Schleicher + Lange

Maria Loboda

16 May - 30 Jul 2009

© Maria Loboda, courtesy the artist and galerie schleicher+lange, Paris
Maria Loboda: conversational style

Maria Loboda’s work brings into play several elements that conjure up and oppose rarely associated fields, such as art and Occult sciences. The artist is renowned for the practice of setting up knowledge systems and their formalisation, assigning them magic incantations or spiritual forces. Maria Loboda has, in her past work, called upon a jinn, the presence of which was manifested by a signed document certifying the act of invocation. By drawing upon a mediaeval curse, or an I Ching, or the Victorian language of flowers (via which she conveys evil messages), the artist interweaves different codes (under the aegis of a cultural heritage such as Romantic music, as in the case of Conversational Style).

Music thus plays a central role, albeit a silent one, in this exhibition. The title of the exhibition refers to Joseph Haydn’s definition of chamber music as a “conversational style of composition”, which provided the artist with her starting point for the exhibition. For Haydn, chamber music should be played like a conversation, all the more so in that each part is written for a single instrumentalist.

Joseph Haydn’s term has a transdisciplinary reach, between word and sound. It was for Maria Loboda a source of inspiration for accenting analogies. Thus, the spectator will encounter sculptures made of various materials, which will gradually reveal themselves to be the missing letters needed to complete the composer’s expression that was started in the title of the exhibition. The artist intends the installation as a “room as a word”. Drawing directly on Joseph Haydn’s reading of this musical genre, Maria Loboda has created sculptures that spell themselves out, furnishing an interior space, fitting into it, as music adapts to the improvised and polyphonic structure of conversation.

Thirteen letters will be arranged about the space, in the form of walldrawings or three-dimensional shapes, like so many “verbal sculptures”. However, they will not be easily identifiable, posing as interior shapes, abstract and convivial. They will only come to compose a word as the spectator progresses through the installation, the work’s intrinsic formal composition slowly becoming discernible. “... of composition”, an almost militant, but truncated, expression will stimulate at once an appreciation of the objects – a relationship with the sculpture and its own language – and the reading of the words, whose meaning begs to be deciphered, like a puzzle.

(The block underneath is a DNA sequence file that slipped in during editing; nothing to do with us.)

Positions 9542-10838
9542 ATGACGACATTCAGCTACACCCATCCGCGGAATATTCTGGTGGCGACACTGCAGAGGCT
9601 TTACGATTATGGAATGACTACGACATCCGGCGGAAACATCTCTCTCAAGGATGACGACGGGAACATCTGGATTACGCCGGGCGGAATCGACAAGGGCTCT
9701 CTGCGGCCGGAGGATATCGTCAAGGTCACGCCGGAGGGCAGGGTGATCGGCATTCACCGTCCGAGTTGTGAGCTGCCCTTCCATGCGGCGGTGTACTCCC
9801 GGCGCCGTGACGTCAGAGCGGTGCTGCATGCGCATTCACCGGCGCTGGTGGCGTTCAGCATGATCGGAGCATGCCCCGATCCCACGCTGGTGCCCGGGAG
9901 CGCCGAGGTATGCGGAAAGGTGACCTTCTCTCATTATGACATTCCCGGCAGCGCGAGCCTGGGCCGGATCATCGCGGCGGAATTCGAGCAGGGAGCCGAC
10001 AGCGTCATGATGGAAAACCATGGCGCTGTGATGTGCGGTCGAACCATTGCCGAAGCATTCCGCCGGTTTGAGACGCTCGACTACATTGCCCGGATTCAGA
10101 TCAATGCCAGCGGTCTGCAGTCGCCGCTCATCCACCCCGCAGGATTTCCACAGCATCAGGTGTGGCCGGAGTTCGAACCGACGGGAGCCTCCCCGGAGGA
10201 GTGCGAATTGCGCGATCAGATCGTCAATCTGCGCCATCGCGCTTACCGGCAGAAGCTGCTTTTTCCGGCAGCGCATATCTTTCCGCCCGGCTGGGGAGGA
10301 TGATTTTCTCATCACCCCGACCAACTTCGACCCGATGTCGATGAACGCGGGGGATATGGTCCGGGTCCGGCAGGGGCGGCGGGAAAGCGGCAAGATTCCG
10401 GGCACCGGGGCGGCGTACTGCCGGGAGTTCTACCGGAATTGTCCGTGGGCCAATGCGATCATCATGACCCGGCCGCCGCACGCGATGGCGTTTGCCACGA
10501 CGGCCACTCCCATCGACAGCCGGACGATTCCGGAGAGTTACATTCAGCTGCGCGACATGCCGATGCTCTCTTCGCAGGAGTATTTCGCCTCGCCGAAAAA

Referencing artists or creators from a more or less recent past is a common practice for the artist and is the case in “New Sculptures for an Old Collection” (2008) – a reference to the designer Eileen Grey – and in “Kugel, Fläche, Stab, Kristall, Band, Kegel, Spirale” (2008) (Sphere, Surface, Rod, Crystal, Ribbon, Cone, Spiral), which alludes to Laszlo Moholy-Nagy. In Conversational Style she continues in the same vein. In the last room, an armchair in the style of 1920s Czech Cubism with an adjacent cushion evokes two people in conversation. The originality of this bicephalous sculpture lies in the artist’s self-imposed constraints: to build the piece from the same materials used to produce a musical instrument. By opting for a visionary trend in design, combining pure formalisation with everyday objects, the artist creates a hybrid territory, both futuristic project and historic reinterpretation. How can an instrument become furniture? How can pure forms be tied to a function? And in this crossover, what is lost or gained?

The intangibility of the meaning behind Maria Loboda’s works contrasts with the strong presence of shapes and materials echoing the complexity of an ambivalent world, where forces can be continually overturned, revived or simply ignored, through code systems and their aesthetic materialisation.

Born in Krakow, Poland, in 1979, Maria Loboda currently lives and works in Berlin. She attended the Frankfurt am Main Städelschule. Her work has been shown internationally, including at the Frankfurter Kunstverein (Frankfurt am Main, Germany), MARCO – Museo de Arte Contemporánea (Vigo, Spain) and Kunst und Ausstellungshalle (Bonn, Germany). She has also been invited to participate in several group exhibitions in France, including “L’homme nu”, curated by Aurélie Voltz at the Centre d’Art Mira Phalaina, Maison Populaire in 2007, and “Objet à part”, organised by Bettina Klein at the Centre d’Art La Galerie in Noisy-le-Sec in 2006. Conversational Style is Maria Loboda’s first solo exhibition in a gallery.

Tags: Maria Loboda, Laszlo Moholy-Nagy